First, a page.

The ISO, or to give it it’s longer name “International Organization for Standardisation” (in French “Organisation internationale de normalisation”), is an international standard setting organisation and the world’s largest publisher of industrial and commercial standards.
International Organization for Standardisation
Based in Geneva the ISO consists of a network of National Standards Institutions from 162 member countries, including Britain and The British Standards Institute ( BSI ). Although ISO is a nongovernmental organization many of the member institutions have charters or mandates from their own governments. This, added to its history of setting standards that often become law, gives the ISO a unique position between the public and private sectors, enabling a consensus to be reached to meet the needs of both the public and business communities.
Formed shortly after the war in 1946, ISO officially began operating from Geneva on 23rd February 1947, and was established to expand the use of industrial and commercial standards throughout the world and to this date has published more than 17,000 international standards.
Membership of the ISO consists of three membership categories; Member Bodies, Correspondent Members and Subscriber Members. Each type of membership has its own rights and responsibilities.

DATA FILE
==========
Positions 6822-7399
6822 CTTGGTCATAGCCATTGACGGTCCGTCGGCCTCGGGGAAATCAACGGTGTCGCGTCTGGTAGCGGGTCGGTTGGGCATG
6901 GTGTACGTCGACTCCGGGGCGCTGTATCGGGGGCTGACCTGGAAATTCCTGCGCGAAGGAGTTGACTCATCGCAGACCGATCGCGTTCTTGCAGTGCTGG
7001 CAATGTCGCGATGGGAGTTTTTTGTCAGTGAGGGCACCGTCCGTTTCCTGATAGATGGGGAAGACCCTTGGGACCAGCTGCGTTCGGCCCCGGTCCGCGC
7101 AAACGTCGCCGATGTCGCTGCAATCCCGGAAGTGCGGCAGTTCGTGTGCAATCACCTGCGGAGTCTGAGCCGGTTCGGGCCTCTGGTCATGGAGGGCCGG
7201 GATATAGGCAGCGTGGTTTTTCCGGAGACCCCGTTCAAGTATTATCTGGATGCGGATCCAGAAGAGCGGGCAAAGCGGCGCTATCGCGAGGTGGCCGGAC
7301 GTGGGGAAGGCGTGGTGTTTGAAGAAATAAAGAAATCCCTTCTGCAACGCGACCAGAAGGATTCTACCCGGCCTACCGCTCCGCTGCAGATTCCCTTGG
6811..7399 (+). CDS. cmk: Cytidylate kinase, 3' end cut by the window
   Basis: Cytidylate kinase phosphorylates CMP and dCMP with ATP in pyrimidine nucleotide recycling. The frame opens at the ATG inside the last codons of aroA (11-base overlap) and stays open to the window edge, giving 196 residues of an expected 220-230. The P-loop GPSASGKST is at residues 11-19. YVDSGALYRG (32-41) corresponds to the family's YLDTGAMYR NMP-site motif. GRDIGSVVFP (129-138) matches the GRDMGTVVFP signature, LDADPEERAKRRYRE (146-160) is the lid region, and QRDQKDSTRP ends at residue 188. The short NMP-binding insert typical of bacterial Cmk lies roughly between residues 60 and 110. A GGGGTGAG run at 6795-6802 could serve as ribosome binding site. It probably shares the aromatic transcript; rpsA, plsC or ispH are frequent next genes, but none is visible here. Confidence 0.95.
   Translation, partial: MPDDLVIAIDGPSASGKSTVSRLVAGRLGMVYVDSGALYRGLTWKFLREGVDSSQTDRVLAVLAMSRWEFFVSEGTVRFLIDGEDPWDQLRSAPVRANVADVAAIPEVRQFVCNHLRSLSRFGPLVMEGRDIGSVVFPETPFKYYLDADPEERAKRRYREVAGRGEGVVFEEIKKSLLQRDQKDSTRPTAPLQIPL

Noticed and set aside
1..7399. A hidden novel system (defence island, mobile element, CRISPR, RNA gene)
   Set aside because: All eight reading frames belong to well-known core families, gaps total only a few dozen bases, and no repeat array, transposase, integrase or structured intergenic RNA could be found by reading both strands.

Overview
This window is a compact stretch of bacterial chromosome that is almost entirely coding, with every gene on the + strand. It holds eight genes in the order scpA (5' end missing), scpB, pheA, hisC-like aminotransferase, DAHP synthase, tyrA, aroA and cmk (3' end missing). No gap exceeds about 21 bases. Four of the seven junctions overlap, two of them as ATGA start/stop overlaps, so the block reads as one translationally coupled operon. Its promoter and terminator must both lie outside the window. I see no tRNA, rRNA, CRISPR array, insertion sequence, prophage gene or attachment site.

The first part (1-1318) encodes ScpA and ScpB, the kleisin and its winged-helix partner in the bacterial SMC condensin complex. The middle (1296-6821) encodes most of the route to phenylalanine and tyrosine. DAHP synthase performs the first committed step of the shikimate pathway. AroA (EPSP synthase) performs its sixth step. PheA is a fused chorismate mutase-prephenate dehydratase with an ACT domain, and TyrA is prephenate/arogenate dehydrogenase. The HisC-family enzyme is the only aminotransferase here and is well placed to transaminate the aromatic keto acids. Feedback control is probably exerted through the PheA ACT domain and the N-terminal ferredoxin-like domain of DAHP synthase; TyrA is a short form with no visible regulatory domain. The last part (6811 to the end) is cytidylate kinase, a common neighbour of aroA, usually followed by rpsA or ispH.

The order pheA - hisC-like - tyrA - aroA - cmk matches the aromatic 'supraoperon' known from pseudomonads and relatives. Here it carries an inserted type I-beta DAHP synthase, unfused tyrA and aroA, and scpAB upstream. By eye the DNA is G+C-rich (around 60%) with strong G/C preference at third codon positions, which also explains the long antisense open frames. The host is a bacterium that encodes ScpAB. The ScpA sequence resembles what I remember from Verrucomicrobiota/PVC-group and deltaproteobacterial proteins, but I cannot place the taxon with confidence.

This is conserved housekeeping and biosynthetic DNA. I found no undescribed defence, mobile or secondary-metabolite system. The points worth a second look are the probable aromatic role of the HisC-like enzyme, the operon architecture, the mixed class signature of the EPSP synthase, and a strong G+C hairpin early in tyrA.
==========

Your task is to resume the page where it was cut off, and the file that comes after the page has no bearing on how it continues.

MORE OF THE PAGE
Member Bodies, such as BSI , are the only members to have full voting rights on policy committees within the ISO . Only one organisation per country is accepted for ISO membership, and is the national body that ISO considers to be “most representative of standardisation in that country”.
Correspondent Members are individual countries that have membership of ISO but do not have their own fully developed national standards organisation. Correspondent members are always informed about all of ISO 's work that interests them, but do not actively contribute to the production of ISO standards.
Subscriber Members are usually smaller countries with small economies that are able to follow the activities of ISO and the development of standards whilst enjoying reduced membership fees.
The main products of ISO are its International Standards; but it also publishes Technical Reports or Specifications, and sometimes collaborates with other organisations such as the IEC “International Electrotechnical Commission”, ASTM International “American Society for Testing and Materials”, or the BSI “ British Standards Institution ”.
An ISO number has a distinct format i.e. ISO 9001:2008 , ISO [as the publisher] 9001 [the standard number] :2008 [the year of publication]. Some standards may start ISO /IEC as with ISO/IEC 15423:2005 , this would indicate that a standard has been developed by the JTC1 “Joint Technical Committee” of the ISO and IEC.
Apart from a few “freely available ISO standards” a charge is made by the ISO for most of its publications. This charge, and the fees paid by member institutions, produces the funding to enable ISO to develop and improve both new and existing international standards. The ISO rigorously protects and enforces its copyrighted of any such products.
" Thanks for your advice and help. All updated to latest versions.
P J Osbourne - 4th Jul 2013